“That’s why we kept the one year, as a reasonable reward,” she added. “At the same time, we increase the possibilities for competition from other products.”
RWE And Switch
Speaking at the same panel as Solomon, Bayer Consumer Health’s Christine Eising asked if the Commission would consider accepting real-world data and evidence (RWD, RWE) as part of applications for the one-year exclusivity period in future.
“Looking at the regulation right now, it is really strictly linked to clinical studies,” noted Eising, Bayer CH's head of regulatory affairs, EMEA. “Would you also consider RWD and RWE to help us to get this one-year exclusivity, in other words, to expand the scope rather the duration?”
“We’re moving into an era where we want to facilitate the use of RWD and RWE,” Solomon replied. The issue is still being evaluated, she said, but exclusivity will be given if RWD/RWE can be shown to be as robust as that generated by clinical trials.
AESGP’s switch advisory board has spoken about RWD/RWE extensively, according to Walmsley. “There was a genuine feeling from the panel that real world evidence is the best tool for showing that consumers can use OTC drugs safely.”
“There's an opportunity for a framework to be agreed between industry and regulators in terms of how real-world evidence could be used to address this question,” he added.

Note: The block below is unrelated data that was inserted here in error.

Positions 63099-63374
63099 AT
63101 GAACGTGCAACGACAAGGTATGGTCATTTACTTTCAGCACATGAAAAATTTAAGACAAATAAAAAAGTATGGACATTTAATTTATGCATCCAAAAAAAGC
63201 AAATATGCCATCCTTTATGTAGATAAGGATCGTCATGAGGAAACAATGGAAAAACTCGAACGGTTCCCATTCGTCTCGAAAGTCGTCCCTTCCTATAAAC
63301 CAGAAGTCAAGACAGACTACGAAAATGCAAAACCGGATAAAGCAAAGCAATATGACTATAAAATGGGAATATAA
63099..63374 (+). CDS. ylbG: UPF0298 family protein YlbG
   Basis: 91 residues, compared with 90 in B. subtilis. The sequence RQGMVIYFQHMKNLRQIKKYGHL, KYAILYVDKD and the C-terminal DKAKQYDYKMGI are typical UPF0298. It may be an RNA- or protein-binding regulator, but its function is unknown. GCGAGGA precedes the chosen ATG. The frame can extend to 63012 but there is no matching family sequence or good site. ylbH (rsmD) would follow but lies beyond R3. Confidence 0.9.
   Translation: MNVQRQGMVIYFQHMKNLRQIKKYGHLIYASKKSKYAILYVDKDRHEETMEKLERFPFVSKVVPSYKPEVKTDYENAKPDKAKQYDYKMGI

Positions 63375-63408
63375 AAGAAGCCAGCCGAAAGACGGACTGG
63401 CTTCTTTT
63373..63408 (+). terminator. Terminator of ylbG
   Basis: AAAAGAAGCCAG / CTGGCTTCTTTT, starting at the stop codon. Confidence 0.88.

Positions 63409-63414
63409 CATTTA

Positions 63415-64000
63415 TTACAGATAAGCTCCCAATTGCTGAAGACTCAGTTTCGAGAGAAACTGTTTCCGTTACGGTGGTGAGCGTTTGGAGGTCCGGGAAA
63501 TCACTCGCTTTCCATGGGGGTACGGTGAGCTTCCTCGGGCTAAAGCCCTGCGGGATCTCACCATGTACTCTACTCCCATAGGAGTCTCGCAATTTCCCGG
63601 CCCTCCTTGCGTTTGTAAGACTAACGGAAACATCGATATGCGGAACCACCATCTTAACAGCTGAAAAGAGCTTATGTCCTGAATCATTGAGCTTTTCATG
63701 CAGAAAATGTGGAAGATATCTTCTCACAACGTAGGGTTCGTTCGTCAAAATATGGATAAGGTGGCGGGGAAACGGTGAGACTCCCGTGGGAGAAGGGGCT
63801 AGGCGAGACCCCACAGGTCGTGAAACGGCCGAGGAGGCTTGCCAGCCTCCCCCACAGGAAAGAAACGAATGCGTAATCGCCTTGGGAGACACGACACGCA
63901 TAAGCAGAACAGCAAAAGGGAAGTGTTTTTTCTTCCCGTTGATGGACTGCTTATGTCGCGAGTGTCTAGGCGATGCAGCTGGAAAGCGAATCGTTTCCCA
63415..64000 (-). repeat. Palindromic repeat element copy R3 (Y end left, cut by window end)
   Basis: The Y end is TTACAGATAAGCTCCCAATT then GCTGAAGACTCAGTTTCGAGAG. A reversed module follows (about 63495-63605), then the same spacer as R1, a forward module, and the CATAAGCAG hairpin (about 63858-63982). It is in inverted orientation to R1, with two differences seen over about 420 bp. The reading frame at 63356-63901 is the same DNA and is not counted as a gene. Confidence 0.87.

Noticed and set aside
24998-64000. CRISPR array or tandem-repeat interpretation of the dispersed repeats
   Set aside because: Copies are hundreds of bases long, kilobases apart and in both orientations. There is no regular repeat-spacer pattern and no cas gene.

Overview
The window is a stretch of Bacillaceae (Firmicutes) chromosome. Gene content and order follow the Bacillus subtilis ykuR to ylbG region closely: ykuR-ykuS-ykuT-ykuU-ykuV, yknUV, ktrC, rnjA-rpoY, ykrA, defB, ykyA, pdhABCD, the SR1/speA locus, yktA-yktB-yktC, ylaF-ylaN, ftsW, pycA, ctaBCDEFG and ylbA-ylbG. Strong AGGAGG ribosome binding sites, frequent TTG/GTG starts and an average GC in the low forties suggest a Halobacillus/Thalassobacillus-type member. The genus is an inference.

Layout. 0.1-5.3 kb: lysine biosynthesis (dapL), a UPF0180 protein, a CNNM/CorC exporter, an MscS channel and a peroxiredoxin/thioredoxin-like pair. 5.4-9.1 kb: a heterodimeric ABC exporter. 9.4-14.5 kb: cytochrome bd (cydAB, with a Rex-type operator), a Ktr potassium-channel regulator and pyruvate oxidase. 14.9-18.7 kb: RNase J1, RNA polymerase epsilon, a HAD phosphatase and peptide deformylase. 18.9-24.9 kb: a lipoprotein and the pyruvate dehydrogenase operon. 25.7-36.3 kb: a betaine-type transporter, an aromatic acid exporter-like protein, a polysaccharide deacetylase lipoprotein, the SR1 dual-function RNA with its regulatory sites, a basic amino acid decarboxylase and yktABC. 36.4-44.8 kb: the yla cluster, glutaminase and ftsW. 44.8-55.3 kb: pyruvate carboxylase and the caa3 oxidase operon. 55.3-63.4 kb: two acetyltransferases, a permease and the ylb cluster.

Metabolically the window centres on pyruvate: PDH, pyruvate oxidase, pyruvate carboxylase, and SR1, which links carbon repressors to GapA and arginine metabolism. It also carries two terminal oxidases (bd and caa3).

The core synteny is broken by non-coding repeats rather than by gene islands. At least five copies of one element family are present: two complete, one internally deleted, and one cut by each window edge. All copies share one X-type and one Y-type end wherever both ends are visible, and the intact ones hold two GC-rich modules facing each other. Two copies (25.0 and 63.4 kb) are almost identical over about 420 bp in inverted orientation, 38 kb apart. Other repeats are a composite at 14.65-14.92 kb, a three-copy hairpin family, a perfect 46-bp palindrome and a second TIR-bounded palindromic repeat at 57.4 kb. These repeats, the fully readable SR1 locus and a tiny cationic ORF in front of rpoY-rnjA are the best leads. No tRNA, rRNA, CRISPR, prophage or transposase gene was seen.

Passion And Partnerships
In addition to thinking about RWD/RWE, the AESGP switch board also wants companies to nurture the next generation of reclassification experts and to consider possible partnerships with pharmaceutical companies now that some major consumer health businesses are moving to a standalone business model.
“There’s a generation of who have lived through a golden era of switch and our passion needs to be passed down to the to the younger ones joining industry at the moment,” Walmsley reflected. “It's important that we don't lose that expertise and we don't lose that passion.”
Due to the changing nature of the consumer healthcare sector, it’s also important that standalone OTC companies start thinking about strategic partnerships with pharma companies, he explained. “Because otherwise, the only switches we're going to see are going to be generic switches.”
Such strategic partnerships, Walmsley said, would bring together the companies that have the capability to commercialize non-prescription medicines and companies that have a pipeline of products that could be switched.
Switch Is Not Dead
Despite the barriers to switch in the EU currently, Walmsley concluded on a positive note.
The AESGP switch board was “clear,” he said, “that even though switch is not dead, switch will look different in the future. And it will look different in terms of both the types of products and indications but also the type of companies pursuing switch projects.”
“We've already seen some interesting companies getting involved in switch, some specialist switch companies and some pharma companies that don't have a consumer healthcare division. So, switch is already starting to look different to how it used to.”